“The citizens of Roswell really came through for us,” Appen said.
Chief James Conroy, hired after the previous police chief resigned amid our series of investigations into Roswell Police misconduct, said he’s “implemented training for all officers to insure that police incident reports are properly completed so the narrative is included with the initial report.”
Two sets of books. Not a bug. It’s a feature
Several police departments throughout Metro Atlanta also conceal full officer narratives from incident reports released to the public and the press.
In our two-year investigation, The Reveal examined incident reports from dozens of police departments. While the practice of excluding full officer narratives is widespread among departments using different systems, we did find narratives missing more frequently from agencies using specific software.
OSSI, an incident reporting system popular with many police departments in Georgia, labels the officer narrative with a banner: “the information below is confidential - for use by authorized personnel only.”
Georgia law allows for no such exception to the Open Records Act. If an officer’s narrative is part of the initial incident report, it must be released to anyone who asks for it. In any case, agencies are required to tell requestors that information was redacted or withheld from a public record, and they must cite the relevant code section that authorizes such redactions.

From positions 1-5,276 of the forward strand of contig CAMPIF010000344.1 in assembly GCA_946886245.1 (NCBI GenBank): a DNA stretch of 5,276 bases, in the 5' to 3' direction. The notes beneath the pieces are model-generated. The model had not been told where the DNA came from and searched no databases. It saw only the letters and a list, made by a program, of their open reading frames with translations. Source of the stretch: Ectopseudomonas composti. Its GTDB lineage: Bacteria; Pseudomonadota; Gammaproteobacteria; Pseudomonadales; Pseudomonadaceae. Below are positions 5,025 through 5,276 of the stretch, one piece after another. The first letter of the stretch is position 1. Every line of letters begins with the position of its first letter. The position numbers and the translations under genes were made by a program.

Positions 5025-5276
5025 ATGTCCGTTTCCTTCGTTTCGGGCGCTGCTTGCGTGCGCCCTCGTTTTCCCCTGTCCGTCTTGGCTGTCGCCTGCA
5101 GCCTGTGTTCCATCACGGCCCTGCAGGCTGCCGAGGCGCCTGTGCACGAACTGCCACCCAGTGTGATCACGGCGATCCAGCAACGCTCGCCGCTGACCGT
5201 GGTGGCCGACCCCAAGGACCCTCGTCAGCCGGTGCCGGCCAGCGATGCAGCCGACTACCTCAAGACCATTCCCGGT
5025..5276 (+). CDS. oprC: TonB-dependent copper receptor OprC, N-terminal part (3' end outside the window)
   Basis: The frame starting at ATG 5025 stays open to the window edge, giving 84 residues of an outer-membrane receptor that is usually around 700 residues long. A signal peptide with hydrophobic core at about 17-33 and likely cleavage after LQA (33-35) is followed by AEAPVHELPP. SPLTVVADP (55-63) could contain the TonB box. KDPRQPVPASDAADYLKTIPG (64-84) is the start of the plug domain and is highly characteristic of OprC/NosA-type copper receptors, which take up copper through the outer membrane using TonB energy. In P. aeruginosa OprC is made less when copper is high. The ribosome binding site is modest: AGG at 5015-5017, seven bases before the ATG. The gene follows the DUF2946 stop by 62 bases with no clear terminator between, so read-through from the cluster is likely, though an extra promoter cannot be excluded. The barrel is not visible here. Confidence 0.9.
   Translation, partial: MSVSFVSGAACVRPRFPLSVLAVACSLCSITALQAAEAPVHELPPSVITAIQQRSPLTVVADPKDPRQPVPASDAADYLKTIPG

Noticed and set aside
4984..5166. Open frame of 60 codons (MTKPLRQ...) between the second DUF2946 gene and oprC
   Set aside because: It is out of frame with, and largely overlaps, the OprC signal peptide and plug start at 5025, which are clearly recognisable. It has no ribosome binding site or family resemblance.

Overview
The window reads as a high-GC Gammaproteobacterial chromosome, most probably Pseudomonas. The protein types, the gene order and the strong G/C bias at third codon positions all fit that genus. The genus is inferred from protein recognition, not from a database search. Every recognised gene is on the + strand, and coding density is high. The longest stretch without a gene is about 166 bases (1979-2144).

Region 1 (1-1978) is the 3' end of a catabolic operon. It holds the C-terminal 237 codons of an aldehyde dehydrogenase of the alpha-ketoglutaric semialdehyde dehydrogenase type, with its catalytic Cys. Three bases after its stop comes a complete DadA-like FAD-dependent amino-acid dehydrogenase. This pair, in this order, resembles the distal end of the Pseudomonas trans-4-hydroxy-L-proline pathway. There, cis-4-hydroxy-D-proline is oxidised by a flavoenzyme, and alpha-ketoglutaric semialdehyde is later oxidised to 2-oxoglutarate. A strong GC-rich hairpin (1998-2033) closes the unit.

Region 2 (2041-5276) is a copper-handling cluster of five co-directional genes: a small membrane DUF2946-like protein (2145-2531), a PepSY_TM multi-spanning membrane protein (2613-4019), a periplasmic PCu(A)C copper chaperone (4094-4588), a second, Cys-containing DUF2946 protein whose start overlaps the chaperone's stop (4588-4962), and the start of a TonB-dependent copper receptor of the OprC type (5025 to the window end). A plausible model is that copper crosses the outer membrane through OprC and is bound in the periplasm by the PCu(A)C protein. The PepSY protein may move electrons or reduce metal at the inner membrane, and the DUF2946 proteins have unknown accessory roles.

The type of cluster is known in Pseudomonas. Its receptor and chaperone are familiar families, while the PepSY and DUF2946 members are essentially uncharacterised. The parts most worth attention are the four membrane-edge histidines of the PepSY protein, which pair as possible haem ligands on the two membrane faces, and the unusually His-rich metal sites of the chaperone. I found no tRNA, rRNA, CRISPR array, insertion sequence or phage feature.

Another feature of the software, according to a source within the Roswell Police Department, is that it allows officers and records clerks to create different versions of an incident report, depending on who is receiving it.
If the report is for the press or the public, the resulting PDF or printout will completely omit the officer narrative, except for a brief abstract on a previous page. If the report is for the case file or the courts, the full narrative is included.
We tried to reach OSSI for comment, but the parent company was recently sold and it's not clear who runs the company now.
The Reveal found police departments using a similar method with other incident reporting software.
We asked Georgia Attorney General Chris Carr for an interview on the subject, offering him an opportunity to address the widespread practice by police departments of omitting entire pages from police reports without telling requestors they’re missing. A spokesperson replied that the attorney general and his office “is unavailable for an interview.”
Police misconduct hiding in missing pages
Officer Daniel MacKenzie remains under criminal investigation for punching and tasing the handcuffed suspect in 2018. He resigned from Roswell Police during an internal investigation in 2019, and Georgia Peace Officer Standards and Training revoked MacKenzie’s police certifications.